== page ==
The Xbox One is bombing before it even started. The gaming community is pissed. MS will need to release an Xbox Two if they don't want to be left behind. Call of Duty isn't going to be enough to hold onto the gamers when they decide to upgrade.

by Anonymousreply 509/04/2013

The big mistake was Microsoft's Stephen Elop not allowing Nokia to make Android phones too.

R4, I fear, as a Lumia owner, that now that Microsoft has bought the largest Windows handset maker and will so dominate the sector that the smaller manufacturers won't see any point in making Windows phones anymore. Only Microsoft/Nokia will be making Windows handsets then and so the Windows phone will died.

And, yes, apps are a serious problem. When the airline I fly with doesn't have a Windows app but it does have an Android and iOS app, it's a problem. When 75% of the companies whose products I buy or use don't have a Windows app, but they do have Android and iOS apps, it's a problem.

Stephen Elop is a real jerk.

by Anonymousreply 609/04/2013

Soon Finnish tops will be flooding Redmond to satisfy the insatiable bottoms who congregate there. Will it lead to better products? Possibly, but in any event Unsatisfied Bottoms are so thick there the possibility of labor militancy and sit down strikes were a real possibility.

by Anonymousreply 1009/05/2013

I'm pretty sure Finnish tops are HUNG.

by Anonymousreply 1109/05/2013

R9, if you're still around. Why would I be projecting onto Stephen Elop? That's a bizarre understanding of the concept of projecting. Besides, he *is* a real jerk, and fucked up Nokia. In fact, there is no Nokia now, at least not as a handset maker. The Nokia company will continue to exist in Finland as a producer of telecommunications networks. Nokia the handset maker, about to be owned by Microsoft, will in a few years time probably abandon the name Nokia and adopt that of Microsoft. So, yeah, I think there's something amiss with Stephen Elop's management of Nokia.

To respond to your comments. Nokia currently makes 80% of Windows phones sold. The companies that make the other 20% also make Android phones. If the company producing the Windows platform is also making 80% of Windows phones then the other companies will feel that they have very little influence in development of the Windows platform. Especially since the overall Windows market share is so small, it may end up being not in the interest of these other companies to continue making Windows phones. Besides, if you don't like monocultures you shouldn't want the largest handset maker and the platform developer to be one and the same.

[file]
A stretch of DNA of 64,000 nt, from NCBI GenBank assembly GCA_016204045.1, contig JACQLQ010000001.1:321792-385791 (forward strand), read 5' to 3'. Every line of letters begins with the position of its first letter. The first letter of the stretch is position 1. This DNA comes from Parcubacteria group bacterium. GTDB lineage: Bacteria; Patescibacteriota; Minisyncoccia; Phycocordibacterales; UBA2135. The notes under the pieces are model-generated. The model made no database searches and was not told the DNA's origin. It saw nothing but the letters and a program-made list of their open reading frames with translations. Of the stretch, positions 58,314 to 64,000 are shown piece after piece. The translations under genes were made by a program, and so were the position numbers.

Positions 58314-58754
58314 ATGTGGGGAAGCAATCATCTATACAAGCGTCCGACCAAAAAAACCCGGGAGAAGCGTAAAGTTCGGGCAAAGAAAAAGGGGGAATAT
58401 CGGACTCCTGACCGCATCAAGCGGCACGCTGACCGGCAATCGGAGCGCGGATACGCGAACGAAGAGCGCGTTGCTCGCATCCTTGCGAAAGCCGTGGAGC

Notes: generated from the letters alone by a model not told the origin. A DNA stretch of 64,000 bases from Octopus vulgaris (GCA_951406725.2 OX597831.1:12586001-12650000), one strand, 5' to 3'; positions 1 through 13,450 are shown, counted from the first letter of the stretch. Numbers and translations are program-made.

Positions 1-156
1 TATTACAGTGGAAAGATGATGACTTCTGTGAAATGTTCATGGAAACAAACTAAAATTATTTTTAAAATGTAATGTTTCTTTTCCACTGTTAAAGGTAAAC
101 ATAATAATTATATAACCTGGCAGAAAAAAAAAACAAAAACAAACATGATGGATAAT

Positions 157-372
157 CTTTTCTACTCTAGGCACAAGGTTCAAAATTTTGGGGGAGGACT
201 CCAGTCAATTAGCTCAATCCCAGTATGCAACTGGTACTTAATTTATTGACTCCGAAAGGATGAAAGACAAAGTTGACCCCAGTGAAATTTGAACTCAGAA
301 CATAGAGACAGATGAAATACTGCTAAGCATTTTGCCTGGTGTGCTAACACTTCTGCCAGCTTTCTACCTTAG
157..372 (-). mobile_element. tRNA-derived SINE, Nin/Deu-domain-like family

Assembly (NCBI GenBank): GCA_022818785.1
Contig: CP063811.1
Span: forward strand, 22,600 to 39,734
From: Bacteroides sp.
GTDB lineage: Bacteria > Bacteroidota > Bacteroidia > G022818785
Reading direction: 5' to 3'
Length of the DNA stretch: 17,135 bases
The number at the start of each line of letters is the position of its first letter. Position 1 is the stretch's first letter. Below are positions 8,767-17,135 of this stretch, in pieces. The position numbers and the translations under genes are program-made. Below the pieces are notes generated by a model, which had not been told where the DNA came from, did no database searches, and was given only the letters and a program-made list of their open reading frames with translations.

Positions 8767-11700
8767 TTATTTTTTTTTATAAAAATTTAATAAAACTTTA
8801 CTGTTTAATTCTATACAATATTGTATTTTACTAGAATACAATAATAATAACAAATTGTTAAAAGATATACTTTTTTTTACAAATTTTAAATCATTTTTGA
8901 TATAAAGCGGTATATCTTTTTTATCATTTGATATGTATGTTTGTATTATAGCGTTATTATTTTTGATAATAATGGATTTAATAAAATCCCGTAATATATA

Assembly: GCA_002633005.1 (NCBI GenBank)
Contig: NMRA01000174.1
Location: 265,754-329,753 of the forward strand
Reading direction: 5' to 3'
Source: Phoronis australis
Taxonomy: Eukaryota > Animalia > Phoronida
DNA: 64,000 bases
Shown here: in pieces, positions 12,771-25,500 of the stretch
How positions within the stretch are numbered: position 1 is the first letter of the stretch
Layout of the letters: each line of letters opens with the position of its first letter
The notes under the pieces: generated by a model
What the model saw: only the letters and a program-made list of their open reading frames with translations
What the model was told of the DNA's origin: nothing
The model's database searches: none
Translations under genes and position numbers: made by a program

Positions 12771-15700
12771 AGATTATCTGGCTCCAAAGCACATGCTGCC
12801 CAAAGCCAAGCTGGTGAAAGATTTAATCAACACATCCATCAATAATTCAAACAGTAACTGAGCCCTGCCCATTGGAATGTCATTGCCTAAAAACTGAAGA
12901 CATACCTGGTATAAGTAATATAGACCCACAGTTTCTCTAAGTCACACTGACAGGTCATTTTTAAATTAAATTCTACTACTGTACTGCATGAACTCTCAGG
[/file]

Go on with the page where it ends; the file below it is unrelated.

Apple is quite successful with its mobile phones primarily because it's the one that invented smartphones, or at least was the first to bring them to market, and it also has an extremely strong brand value. Microsoft's brand value beyond its computer OS is not that great. Moreover, Apple products sell at too high a price, but Apple can deal with that, its "premium" value as exemplifed by the price is part of the attraction. Microsoft, as owner of Nokia phones, however, will not be able to play that game and, especially given the low market share will have to try and make its phones as accessible as possible. But, in markets such as Asia, where Nokia was still doing fairly well with its cheap non-Windows phone range (the Asha models) it is starting to be outperformed by cheap Android phones made by Chinese companies. So, Nokia/Windows is going to have to work really hard to keep its market share in developing countries while also selling its products cheaply.

As for apps, actually, it's a hugely significant factor. Daily, I see a company or a product or a service or a website whose app I cannot download because they only make them available for Apple and Android. And, even with the apps they do have, many of them aren't the full version. When a company is struggling so much with market share and the availability or otherwise of apps is the kind of thing that is going to influence a buyer's opinion, this is a crucial issue.